On Friday, a Trump administration panel erected to judge the ethics of federally funded research relying on human fetal cells met more than a year after it was first announced. Just hours before the meeting, the panel was revealed to be stacked with abortion opponents hostile to such research.
Human fetal cells are widely used in medical research to develop vaccines — notably in at least a half dozen current candidate coronavirus vaccines — as well for studying diseases including AIDS. The National Institutes of Health Human Fetal Tissue Research Ethics Advisory Board was initially announced in June of last year, putting a hold on grant applications for medical research involving human fetal cells. It followed the Trump administration’s moves to cancel related federal research contracts and audit human fetal cell research.
“The committee was carefully constructed to block funding,” bioethicist R. Alta Charo of the University of Wisconsin Law School, who spoke during the one-hour open session of the meeting, told BuzzFeed News by email. The next five hours of the meeting will be closed to the public to review federal grants.
The ethics panel will review all NIH medical research grant applications already approved for possible funding that include use of fetal cells, reporting directly to Department of Health and Human Services head Alex Azar, and bypassing NIH chief Francis Collins. The first meeting was quietly announced earlier this month in the Federal Register, and its membership was not made public until 8 a.m. on Friday morning.
The panel will be headed by bioethicist Paige Comstock Cunningham, interim president of the evangelical Taylor University in Indiana, the home state of Vice President Mike Pence, widely seen as the leading abortion opponent in the Trump administration. Its 15 members include David Prentice of the Charlotte Lozier Institute, known for his opposition to human embryonic stem cell research during the Bush administration, and other opponents who have previously testified against fetal cell research to Congress.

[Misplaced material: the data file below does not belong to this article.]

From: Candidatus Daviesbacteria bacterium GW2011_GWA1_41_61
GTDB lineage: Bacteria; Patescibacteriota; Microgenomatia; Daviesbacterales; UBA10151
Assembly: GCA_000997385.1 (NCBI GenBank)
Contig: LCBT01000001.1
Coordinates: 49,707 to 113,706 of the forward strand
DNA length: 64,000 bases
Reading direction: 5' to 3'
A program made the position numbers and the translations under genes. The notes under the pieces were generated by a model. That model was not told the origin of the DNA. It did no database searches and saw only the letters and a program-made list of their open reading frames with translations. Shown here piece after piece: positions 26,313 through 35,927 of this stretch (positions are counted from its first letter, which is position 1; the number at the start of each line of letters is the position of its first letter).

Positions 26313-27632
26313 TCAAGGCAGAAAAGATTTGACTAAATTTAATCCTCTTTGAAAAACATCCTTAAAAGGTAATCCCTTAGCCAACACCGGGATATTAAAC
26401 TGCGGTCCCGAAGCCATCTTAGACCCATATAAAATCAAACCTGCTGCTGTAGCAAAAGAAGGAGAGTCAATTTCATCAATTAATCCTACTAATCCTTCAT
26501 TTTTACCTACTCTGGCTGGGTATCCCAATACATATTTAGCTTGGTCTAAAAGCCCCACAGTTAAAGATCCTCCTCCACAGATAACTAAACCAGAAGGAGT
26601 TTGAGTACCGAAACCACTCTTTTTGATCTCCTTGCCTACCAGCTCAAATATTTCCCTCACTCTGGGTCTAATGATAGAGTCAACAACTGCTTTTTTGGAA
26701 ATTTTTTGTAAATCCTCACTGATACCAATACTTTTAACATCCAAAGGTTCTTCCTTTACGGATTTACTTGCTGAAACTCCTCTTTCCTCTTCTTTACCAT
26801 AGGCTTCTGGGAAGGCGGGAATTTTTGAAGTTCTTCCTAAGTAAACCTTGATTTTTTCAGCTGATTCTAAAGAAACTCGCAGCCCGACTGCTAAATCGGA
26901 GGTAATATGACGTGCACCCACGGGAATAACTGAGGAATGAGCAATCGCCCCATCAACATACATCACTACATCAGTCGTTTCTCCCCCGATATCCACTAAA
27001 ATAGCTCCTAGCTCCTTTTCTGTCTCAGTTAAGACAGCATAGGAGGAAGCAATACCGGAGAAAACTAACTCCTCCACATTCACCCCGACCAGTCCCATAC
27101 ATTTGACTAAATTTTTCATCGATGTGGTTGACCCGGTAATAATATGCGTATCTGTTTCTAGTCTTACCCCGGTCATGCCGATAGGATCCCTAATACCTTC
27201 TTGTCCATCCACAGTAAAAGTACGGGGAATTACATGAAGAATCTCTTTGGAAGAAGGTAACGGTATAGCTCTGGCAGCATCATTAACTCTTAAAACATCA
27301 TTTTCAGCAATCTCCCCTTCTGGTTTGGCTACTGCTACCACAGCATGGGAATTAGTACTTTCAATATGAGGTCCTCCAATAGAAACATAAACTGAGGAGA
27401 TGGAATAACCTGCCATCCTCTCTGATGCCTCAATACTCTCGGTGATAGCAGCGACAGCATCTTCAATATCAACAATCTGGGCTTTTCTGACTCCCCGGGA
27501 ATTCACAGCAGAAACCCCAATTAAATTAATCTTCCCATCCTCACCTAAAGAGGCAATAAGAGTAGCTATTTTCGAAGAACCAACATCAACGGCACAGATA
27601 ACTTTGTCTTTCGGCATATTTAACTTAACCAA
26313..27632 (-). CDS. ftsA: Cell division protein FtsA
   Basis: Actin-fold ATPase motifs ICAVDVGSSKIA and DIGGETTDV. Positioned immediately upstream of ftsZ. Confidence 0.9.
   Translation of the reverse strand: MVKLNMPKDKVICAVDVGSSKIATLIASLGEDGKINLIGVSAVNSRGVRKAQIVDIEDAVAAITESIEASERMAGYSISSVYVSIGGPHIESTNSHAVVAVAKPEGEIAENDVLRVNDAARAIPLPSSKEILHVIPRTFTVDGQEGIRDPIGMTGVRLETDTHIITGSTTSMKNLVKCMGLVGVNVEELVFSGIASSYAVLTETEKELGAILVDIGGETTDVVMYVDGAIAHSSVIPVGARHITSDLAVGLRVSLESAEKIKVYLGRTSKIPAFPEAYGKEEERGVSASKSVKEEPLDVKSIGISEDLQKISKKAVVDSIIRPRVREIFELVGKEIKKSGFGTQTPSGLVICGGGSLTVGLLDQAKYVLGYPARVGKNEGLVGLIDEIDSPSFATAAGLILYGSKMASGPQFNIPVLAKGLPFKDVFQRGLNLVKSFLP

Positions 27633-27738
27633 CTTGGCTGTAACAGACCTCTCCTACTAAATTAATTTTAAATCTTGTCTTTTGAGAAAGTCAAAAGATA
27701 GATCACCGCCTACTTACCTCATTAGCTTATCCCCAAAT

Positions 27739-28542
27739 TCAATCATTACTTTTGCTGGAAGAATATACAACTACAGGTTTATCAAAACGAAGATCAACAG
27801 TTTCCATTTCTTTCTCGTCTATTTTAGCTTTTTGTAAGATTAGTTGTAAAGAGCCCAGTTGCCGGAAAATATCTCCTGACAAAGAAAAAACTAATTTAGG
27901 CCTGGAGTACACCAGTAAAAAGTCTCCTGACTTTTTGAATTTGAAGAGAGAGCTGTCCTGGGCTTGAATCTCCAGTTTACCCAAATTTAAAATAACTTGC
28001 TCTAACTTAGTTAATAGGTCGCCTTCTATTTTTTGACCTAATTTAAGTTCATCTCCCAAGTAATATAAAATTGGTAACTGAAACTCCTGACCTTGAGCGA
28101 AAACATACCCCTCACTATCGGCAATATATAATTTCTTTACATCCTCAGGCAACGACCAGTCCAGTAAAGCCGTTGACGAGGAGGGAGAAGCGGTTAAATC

NIH official Lawrence Tabak, who opened the meeting, noted that the committee’s role was not to review the science of the proposed research, which had already been approved for NIH grant funding, but to comment on its ethics for Azar. The board is not required to come to a consensus in its views.
The yearlong wait for the ethics board meeting had stalled research on HIV, Down syndrome, and diabetes, the Washington Post reported in January. The cells, grown from induced abortion tissues collected decades ago, serve as a “gold standard” in research, according to a Wednesday statement signed by more than 90 major medical universities and scientific organizations.
“Research using human fetal tissue has been essential for scientific and medical advances that have saved millions of lives, and it remains a crucial resource for biomedical research,” said the letter.
During the coronavirus pandemic, the use of fetal research tissue has emerged as a flashpoint in the Trump administration’s handling of the epidemic, noted Stanford University researcher Irving Weissman, who spoke during a public comments session. NIH blocking fetal cell research has already shut down academic research aimed at testing coronavirus vaccines and treatments in mice grafted with human fetal lung cells, he said. That notably could include intranasal inoculations that could block coronavirus infections in the mouth, nose, and throat.
“They are withholding therapies for the rest of us, including their own families,” Weissman told BuzzFeed News.
In April, the US Conference of Catholic Bishops and other abortion opponents told the Trump administration that it should “incentivize” the development of coronavirus vaccines made without human fetal cells, but did not oppose two “Operation Warp Speed” vaccines that did. Whether coronavirus vaccine research proposals would be reviewed by the ethics board on Friday was unknown, due to confidentiality rules.
Abortion opponents are split on the ethics of the Moderna mRNA vaccine, whose Phase 3 clinical trial launched on Monday is the first US vaccine to undergo wide testing in people. While the vaccine itself does not involve fetal cells, some of its development work may have involved them, John Di Camillo, an ethicist with the National Catholic Bioethics Center, told BuzzFeed News.
The balance of the ethics panel’s membership, whether research supporters or abortion opponents, will largely determine what opinions are delivered to Azar, added Di Camilo. By its charter, the board is required to contain a balance of viewpoints, but during the group’s introductions, numerous members of the panel identified themselves by affiliation with a religious institution or faith while describing their scientific or medical credentials.